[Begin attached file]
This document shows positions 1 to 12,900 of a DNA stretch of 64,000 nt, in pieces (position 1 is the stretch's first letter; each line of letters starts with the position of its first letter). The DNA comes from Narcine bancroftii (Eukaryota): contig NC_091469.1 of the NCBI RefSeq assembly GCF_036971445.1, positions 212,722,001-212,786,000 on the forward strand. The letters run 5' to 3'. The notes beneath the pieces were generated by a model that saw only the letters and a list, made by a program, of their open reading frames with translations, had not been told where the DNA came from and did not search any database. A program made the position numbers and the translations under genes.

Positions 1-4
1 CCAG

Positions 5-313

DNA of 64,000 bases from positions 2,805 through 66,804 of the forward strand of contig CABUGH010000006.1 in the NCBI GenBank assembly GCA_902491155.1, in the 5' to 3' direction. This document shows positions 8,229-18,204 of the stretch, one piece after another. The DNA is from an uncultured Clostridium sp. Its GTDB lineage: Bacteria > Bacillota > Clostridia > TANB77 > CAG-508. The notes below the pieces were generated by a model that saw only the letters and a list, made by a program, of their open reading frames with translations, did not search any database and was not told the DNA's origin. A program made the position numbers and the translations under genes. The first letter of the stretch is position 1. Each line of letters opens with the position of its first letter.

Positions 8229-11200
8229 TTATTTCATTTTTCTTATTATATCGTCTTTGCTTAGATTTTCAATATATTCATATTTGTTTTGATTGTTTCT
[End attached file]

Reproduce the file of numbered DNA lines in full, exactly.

This document shows positions 1 to 12,900 of a DNA stretch of 64,000 nt, in pieces (position 1 is the stretch's first letter; each line of letters starts with the position of its first letter). The DNA comes from Narcine bancroftii (Eukaryota): contig NC_091469.1 of the NCBI RefSeq assembly GCF_036971445.1, positions 212,722,001-212,786,000 on the forward strand. The letters run 5' to 3'. The notes beneath the pieces were generated by a model that saw only the letters and a list, made by a program, of their open reading frames with translations, had not been told where the DNA came from and did not search any database. A program made the position numbers and the translations under genes.

Positions 1-4
1 CCAG

Positions 5-313

DNA of 64,000 bases from positions 2,805 through 66,804 of the forward strand of contig CABUGH010000006.1 in the NCBI GenBank assembly GCA_902491155.1, in the 5' to 3' direction. This document shows positions 8,229-18,204 of the stretch, one piece after another. The DNA is from an uncultured Clostridium sp. Its GTDB lineage: Bacteria > Bacillota > Clostridia > TANB77 > CAG-508. The notes below the pieces were generated by a model that saw only the letters and a list, made by a program, of their open reading frames with translations, did not search any database and was not told the DNA's origin. A program made the position numbers and the translations under genes. The first letter of the stretch is position 1. Each line of letters opens with the position of its first letter.

Positions 8229-11200
8229 TTATTTCATTTTTCTTATTATATCGTCTTTGCTTAGATTTTCAATATATTCATATTTGTTTTGATTGTTTCT